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August 31, 2009

New Consumer Protection Laws to Reform Debt Settlement Loan Modification and Mortgage Industries

Author: admin - Categories: Consumer Debt News, Credit Card Debt Articles, Debt Settlement News, Foreclosure Prevention, Predatory Lending, Published Debt Relief Articles

In an effort to curb fraud and eliminate scams, State and Federal regulators are moving swiftly to reform the mortgage, debt relief and loan modification industries.  As the Mortgage Reform and Anti-Predatory Lending Act continue to make their way through Congress, it is clear this potential mortgage lending and settlement legislation could be just the beginning of an onslaught of future regulatory reform lawmakers will use to help protect consumers even more aggressively. The bill would fundamentally change the home lending market, placing tighter restrictions on nonprime mortgage lending. Perhaps more importantly, it would require mortgage lenders to establish what the bill calls a “duty of care” in proving borrowers could repay a loan and that mortgage refinancing gave them a net tangible benefit.

At the same time, banking and mortgage industry regulators are feeling much more empowered under the Obama administration than they were during the previous one. More stringent regulatory exams, a rising number of enforcement actions and the growing number of financial institution closings during the first quarter of this year are evidence of this fact.

These new rules are very different from those of previous years that required a simple update to a loan document or disclosure. Instead, these changes will demand mortgage lenders change the way they do business, revising and improving operational and compliance risk management processes entirely.  The myriad of federal and state anti-predatory lending laws are one subset of consumer-focused regulatory requirements lenders must comply with, but they present some of the most confusing and complex compliance changes facing mortgage relief companies and lenders.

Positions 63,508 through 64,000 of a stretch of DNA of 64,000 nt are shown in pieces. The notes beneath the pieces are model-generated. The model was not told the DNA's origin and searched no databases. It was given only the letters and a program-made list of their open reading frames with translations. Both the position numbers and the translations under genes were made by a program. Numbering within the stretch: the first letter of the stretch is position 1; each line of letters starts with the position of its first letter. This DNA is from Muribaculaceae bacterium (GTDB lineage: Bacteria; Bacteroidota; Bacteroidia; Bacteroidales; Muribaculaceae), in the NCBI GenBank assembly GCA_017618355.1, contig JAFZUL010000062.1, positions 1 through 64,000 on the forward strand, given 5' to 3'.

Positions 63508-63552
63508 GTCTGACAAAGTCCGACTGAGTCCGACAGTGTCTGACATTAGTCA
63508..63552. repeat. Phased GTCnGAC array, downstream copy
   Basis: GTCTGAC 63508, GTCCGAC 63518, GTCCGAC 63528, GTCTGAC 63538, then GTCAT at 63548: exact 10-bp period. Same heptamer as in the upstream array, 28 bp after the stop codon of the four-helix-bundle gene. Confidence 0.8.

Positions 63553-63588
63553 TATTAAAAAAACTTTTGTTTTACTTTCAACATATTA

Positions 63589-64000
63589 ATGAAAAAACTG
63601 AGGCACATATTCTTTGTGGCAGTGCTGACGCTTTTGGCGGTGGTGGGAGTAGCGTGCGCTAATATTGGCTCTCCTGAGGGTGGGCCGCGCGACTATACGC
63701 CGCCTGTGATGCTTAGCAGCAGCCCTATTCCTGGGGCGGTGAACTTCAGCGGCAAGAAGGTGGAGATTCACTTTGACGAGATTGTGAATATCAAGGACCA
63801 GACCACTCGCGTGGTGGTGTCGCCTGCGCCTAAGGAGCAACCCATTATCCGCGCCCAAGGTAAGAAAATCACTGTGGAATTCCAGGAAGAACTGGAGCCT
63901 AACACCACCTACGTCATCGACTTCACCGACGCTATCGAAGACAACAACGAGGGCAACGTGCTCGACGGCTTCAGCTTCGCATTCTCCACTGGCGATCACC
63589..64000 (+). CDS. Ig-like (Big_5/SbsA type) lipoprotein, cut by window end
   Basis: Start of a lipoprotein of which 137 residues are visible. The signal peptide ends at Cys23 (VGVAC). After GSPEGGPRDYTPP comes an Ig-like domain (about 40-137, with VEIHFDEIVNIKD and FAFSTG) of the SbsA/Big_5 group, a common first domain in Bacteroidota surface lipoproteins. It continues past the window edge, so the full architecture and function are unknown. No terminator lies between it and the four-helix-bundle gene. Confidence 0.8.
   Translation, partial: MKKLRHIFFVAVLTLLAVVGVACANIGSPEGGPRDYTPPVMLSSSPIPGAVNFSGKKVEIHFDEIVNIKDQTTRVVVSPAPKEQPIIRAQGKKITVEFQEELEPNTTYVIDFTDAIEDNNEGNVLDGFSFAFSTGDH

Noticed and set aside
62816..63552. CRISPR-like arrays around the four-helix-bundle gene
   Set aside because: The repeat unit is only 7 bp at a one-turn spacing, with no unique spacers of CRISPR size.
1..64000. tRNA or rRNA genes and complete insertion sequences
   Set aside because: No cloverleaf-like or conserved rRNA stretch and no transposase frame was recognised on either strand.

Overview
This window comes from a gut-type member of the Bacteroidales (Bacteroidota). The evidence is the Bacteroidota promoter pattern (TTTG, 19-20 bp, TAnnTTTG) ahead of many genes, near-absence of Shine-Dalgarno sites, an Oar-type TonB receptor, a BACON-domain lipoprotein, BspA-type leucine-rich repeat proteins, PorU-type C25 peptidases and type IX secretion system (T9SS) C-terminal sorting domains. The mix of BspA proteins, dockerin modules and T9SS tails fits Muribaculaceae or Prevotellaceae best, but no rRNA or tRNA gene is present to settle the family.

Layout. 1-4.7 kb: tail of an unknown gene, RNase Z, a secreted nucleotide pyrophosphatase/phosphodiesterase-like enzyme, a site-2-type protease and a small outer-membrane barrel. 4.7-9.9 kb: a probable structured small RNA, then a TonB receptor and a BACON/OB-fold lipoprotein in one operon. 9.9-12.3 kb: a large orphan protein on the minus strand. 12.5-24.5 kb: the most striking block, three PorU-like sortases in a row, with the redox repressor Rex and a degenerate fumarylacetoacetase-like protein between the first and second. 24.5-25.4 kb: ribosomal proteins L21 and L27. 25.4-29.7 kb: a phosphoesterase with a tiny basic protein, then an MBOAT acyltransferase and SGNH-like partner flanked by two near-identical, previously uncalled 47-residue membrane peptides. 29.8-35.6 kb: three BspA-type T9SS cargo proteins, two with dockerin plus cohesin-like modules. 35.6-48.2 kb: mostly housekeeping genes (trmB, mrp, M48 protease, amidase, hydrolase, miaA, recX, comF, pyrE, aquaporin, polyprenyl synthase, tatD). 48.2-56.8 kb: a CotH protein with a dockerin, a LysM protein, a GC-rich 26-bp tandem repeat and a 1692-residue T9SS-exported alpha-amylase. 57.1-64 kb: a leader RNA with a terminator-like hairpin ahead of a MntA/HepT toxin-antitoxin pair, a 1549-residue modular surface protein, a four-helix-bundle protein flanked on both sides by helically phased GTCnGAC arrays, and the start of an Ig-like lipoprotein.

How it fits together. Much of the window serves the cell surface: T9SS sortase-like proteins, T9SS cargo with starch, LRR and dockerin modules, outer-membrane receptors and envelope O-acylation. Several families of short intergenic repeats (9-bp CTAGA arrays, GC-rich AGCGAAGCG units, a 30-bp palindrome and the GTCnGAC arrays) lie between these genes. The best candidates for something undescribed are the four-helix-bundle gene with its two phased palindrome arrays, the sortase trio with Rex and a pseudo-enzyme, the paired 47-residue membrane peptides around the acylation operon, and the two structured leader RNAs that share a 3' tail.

August 17, 2009

American Consumers Charged the Credit Card Debt

Author: admin - Categories: Book Reviews, Consumer Debt News, Credit Card Debt Articles, Credit Market Updates, Featured Editorial, Published Debt Relief Articles, credit counseling - Tags: , , , , , , ,

Richard Geisst, a Manhattan College finance professor and former investment banker published a new book, “Collateral Damaged: The Marketing of Consumer Debt to America.” In the book, Geisst traces America’s credit history and finds it riddled with sleepy regulators, congressional nit-wits and sinister financial firms making euphemistic lures to consumers. “A credit card offers $10,000 of credit, not debt. It has a friendlier ring,” he writes.

Consumer debt is at an all-time high, exceeding $2.5 trillion, or $8,000 per person, making it as American as apple pie and apparently equally tasty. But The Great American Debt Machine, as Geisst calls it, is hardly new. Sears established its consumer credit operation nearly 100 years ago, and automobiles have been sold “on time” since 1916. The American debt machine really began roaring in the ’20s, when consumer debt doubled. But fewer than 20% of the population bought anything on credit then.

Credit cards hit the scene with Charg-It after World War II, followed by Diners Club and American Express. Diners Club and American Express required payment in full, however, so their credit card holders couldn’t get in over their heads. Plastic as we know it began about 50 years ago, with Bank of America’s BankAmericard (now Visa) letting card holders finance purchases over time, paying interest on unpaid balances.